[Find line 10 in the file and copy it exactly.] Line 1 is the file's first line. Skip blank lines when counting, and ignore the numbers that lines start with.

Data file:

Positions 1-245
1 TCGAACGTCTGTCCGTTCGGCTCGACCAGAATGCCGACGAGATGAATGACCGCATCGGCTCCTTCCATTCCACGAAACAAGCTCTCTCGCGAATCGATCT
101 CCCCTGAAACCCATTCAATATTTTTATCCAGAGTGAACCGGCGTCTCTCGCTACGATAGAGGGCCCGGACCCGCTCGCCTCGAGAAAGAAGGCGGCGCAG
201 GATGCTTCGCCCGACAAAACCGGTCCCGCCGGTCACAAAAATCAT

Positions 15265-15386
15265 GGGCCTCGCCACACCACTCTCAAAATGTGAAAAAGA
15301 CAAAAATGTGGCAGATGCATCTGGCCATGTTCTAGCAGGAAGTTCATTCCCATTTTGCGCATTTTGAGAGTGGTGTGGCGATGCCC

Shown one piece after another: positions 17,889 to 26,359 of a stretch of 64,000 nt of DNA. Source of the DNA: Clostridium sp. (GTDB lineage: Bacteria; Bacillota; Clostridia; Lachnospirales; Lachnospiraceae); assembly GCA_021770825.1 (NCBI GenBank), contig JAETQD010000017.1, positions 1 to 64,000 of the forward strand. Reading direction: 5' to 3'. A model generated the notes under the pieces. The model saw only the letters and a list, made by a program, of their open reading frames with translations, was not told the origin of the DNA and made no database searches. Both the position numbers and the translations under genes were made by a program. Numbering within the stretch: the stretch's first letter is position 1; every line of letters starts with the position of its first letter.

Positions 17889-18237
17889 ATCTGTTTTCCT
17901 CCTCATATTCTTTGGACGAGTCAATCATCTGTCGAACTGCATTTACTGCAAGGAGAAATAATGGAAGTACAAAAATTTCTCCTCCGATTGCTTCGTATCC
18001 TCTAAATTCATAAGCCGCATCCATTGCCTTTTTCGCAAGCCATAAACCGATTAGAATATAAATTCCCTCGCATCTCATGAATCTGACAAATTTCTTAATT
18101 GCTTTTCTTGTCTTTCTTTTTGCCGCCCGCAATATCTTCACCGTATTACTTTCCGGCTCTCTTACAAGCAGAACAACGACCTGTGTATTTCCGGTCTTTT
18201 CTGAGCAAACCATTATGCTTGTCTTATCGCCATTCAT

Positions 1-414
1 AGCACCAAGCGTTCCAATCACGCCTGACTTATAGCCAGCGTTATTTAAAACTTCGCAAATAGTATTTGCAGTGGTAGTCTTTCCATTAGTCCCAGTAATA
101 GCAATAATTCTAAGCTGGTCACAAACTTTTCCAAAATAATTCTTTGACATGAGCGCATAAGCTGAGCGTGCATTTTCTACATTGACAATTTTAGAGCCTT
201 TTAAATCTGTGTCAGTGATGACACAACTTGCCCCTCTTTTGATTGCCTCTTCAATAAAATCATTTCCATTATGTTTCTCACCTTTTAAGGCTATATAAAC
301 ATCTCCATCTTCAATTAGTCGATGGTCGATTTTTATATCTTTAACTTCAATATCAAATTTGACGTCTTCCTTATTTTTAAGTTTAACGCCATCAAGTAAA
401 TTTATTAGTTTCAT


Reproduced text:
17889 ATCTGTTTTCCT